Indian Spice Companies Face Contamination Accusations in Australia

Indian spice giants MDH and Everest face contamination allegations in Australia, Hong Kong, and Singapore, prompting recalls and regulatory scrutiny over the use of the carcinogenic chemical ethylene oxide.

Nitish Verma
New Update
Indian Spice Companies Face Contamination Accusations in Australia

Indian Spice Companies Face Contamination Accusations in Australia

Indian spice companies MDH and Everest are facing accusations of contamination in their products sold in Australia, following product recalls in Hong Kong and Singapore due to high levels of ethylene oxide, a cancer risk. The Australian food safety agency is examining the matter and considering further action, including a potential recall.

Hong Kong suspended sales of three MDH spice blends and an Everest fish curry mix, while Singapore ordered a recall of the Everest fish curry mix, citing the presence of ethylene oxide, which is unfit for human consumption. Ethylene oxide is not permitted to be used as a treatment for foods sold in Australia.

Food Standards Australia New Zealand, the Australian regulator, is working with international counterparts to determine if further action, including a recall, is required. The US FDA is also gathering additional information on the matter, and Indian authorities have recently inspected the plants of MDH and Everest.

Why this matters: The contamination accusations against popular Indian spice brands MDH and Everest raise concerns about food safety and the use of potentially harmful chemicals in imported products. The global reach of these companies means the matter could have widespread implications for consumers worldwide.

Both MDH and Everest have previously stated that their products are safe for consumption, but they did not immediately respond to requests for comment on the latest developments. The Food Safety and Standards Authority of India (FSSAI) has announced plans to conduct surveillance on spices and culinary herbs in 2024-2025 to evaluate adherence to regulations.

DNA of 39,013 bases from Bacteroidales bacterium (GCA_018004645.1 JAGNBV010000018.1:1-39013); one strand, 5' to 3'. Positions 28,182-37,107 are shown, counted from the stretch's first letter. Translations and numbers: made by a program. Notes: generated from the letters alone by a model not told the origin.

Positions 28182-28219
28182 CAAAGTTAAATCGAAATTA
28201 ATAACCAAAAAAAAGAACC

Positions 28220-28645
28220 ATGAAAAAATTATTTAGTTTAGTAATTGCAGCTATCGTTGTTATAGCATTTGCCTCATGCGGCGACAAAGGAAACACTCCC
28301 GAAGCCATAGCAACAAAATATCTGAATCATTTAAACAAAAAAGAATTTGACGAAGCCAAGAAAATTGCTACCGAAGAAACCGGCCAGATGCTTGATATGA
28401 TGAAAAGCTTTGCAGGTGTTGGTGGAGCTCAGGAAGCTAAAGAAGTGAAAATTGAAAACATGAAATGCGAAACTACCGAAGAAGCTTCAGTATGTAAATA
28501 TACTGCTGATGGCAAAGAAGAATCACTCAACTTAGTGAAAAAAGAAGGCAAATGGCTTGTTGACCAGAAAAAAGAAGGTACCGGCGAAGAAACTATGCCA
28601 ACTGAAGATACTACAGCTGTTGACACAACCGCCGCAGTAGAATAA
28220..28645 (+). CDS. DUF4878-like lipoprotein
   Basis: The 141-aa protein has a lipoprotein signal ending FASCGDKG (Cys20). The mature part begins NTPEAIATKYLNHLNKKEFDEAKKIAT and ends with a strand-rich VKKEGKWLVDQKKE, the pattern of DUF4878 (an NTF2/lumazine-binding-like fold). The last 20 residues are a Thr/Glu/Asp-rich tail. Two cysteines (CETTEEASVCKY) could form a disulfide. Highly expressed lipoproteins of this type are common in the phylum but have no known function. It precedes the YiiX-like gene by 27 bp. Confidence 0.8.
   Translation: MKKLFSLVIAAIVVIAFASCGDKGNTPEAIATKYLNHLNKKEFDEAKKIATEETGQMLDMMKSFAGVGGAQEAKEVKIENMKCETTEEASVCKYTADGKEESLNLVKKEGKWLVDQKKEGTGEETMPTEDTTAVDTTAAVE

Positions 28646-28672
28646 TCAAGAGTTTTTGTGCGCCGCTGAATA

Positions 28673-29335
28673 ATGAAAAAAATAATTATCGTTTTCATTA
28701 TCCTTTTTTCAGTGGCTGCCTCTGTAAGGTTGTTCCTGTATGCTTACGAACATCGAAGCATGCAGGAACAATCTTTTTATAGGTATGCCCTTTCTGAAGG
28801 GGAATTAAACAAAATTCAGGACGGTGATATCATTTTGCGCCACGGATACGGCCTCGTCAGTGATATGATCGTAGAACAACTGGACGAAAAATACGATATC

The FSSAI stated that it sets science-based standards and that enforcement largely rests with state governments. However, the agency has not responded to queries about the specific steps taken to address the presence of ethylene oxide in spice products exported from India.

As the investigation continues, Australian authorities are working to assess the extent of the contamination problem and determine the suitable response to protect consumers. The recalls in Hong Kong and Singapore, along with the ongoing inquiries by international food safety agencies, underscore the seriousness of the accusations against MDH and Everest.

Key Takeaways

  • Indian spice firms MDH, Everest accused of ethylene oxide contamination in Australia
  • Hong Kong, Singapore recalled MDH, Everest products due to ethylene oxide presence
  • Australian regulator examining issue, considering recall; US FDA also gathering info
  • Contamination raises global food safety concerns for these popular Indian brands
  • India's FSSAI plans spice surveillance in 2024-2025 to evaluate regulatory compliance